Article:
North Carolina ferry dates to the 1800s, with few like it

Sans Souci is a cable ferry located on the Cashie River in Bertie County, North Carolina. The ferry is operated by the North Carolina Department of Transportation. | smkybear CC via Flickr
WINDSOR — About 13 miles from Windsor, a ferry trip across the Cashie River is an exercise in patience.If the water’s too high or there’s lightning, don’t expect a ride. It takes about four minutes to cross the length of a football field, and even then, only two cars can squeeze aboard.

A cable spanning the width of the river keeps the ferry — called the Sans Souci — from floating downstream.

But its French name (pronounced sahn soo-see) tells travelers what to expect: “No worries.”

A ferry has operated here since the 1800s, connecting small communities and farms on both sides of the river. The state took it over in the 1930s. The vessel is one of three cable ferries in North Carolina.

Mainly farmers, hunters and tourists cross the waterway these days. Some people go to the church or visit family on the other side.

“We probably get maybe 10 cars a day,” said Erriod Watson, who has operated the ferry for six years. In the summer, traffic might be double what it is now, he said, revving the engine. The force was barely fast enough to keep up with a fishing skiff.

The ferry came back into service last month after being gone for about a year. It was completely overhauled for $100,000.

The crossing is roughly a 20-minute car ride from town. On one side, Woodard Road winds 10 miles from U.S. 17 outside Windsor, cutting through farmland and woods where houses are a half-mile apart. Oak tree branches hang over the narrow pavement, and hawks peer down from tree-top perches.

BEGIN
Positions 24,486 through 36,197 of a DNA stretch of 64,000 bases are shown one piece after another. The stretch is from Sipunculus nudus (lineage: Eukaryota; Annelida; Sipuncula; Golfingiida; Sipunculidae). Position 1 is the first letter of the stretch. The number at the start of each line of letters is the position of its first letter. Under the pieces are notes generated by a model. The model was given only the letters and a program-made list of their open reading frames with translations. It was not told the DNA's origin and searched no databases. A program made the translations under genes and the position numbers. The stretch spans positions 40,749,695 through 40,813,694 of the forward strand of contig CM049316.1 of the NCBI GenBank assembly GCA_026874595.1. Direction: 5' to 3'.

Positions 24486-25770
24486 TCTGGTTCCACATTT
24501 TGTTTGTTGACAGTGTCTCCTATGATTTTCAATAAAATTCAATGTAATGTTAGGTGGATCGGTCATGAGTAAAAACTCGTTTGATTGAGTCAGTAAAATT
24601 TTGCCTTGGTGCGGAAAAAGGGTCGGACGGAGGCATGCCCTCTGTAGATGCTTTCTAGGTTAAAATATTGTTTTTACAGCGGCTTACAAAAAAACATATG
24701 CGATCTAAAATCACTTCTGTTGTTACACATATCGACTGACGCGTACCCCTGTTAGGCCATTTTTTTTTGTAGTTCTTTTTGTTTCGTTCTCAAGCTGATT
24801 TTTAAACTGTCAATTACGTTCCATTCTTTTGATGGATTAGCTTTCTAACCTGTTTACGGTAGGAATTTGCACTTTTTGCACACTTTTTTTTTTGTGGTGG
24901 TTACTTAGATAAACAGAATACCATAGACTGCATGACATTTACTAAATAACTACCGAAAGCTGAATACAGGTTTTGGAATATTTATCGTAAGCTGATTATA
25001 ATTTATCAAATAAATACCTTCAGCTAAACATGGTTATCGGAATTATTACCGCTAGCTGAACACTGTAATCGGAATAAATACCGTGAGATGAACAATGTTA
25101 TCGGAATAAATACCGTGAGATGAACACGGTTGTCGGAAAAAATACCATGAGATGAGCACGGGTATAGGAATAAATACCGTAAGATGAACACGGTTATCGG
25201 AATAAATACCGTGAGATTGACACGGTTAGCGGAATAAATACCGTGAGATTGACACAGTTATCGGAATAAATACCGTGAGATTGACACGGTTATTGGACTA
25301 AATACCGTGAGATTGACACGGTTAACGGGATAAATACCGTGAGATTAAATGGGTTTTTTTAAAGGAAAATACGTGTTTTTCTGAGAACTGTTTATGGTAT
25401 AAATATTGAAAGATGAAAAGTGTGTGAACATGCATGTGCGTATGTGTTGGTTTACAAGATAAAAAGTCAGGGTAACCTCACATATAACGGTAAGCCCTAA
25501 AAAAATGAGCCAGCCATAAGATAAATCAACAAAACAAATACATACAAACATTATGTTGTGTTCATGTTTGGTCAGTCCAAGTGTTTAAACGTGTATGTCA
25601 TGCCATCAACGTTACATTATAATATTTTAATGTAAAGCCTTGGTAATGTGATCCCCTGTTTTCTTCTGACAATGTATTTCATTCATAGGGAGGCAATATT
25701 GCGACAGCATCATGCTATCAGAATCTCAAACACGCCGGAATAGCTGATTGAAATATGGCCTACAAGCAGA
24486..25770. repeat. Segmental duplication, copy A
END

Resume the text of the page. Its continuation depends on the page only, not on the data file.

The boat lands at the end of a narrow dirt passage between the river bank and the swamp. Heavy rains make it hard to distinguish the swollen waterway from the road.

The dirt path connects to San Souci Road, which continues north past a cluster of modest houses and mobile homes. It’s the largest community for miles on either side.

“I would love it if it ran every day,” said Roberta Reason, who lives less than a mile from the ferry.

Reason was headed for a doctor’s appointment in Williamston. She has to travel an extra 20 miles on main roads when the boat isn’t running.

Trips are spotty enough that the state installed flashing lights at Woodard and Sans Souci roads. If the light is blinking, the ferry’s operating.

“People needed some notification before going all the way down there,” said James W. “Russ” Russell Jr., co-owner of Bunn’s Barbecue in Windsor. “If it wasn’t running, you would cuss like a sailor.”

Between trips, the operator stays on the Woodard Road side in a work station about the size of a backyard shed. Across the river, a traveler pulls up to the crossing arm at the ramp and blows the horn. When Watson hears it, he cranks up the engine and cruises over.

The ferry was busier decades ago.

Moonshiners used it during Prohibition and farmers once depended on it, said Lewis Hoggard, director of the Windsor-Bertie County Chamber of Commerce.

“Back in the day, you could take a tractor across,” he said. “Now everything is so big you can’t do that.”

Hoggard frequently gets calls about the ferry, especially after media attention. People have been known to sidetrack more than 60 miles from Interstate 95 to ride the Sans Souci. They tell him they have never been on anything like it.

Quoting from a handout the chamber published about the trip, he says: “Well, you’ve been missing something.”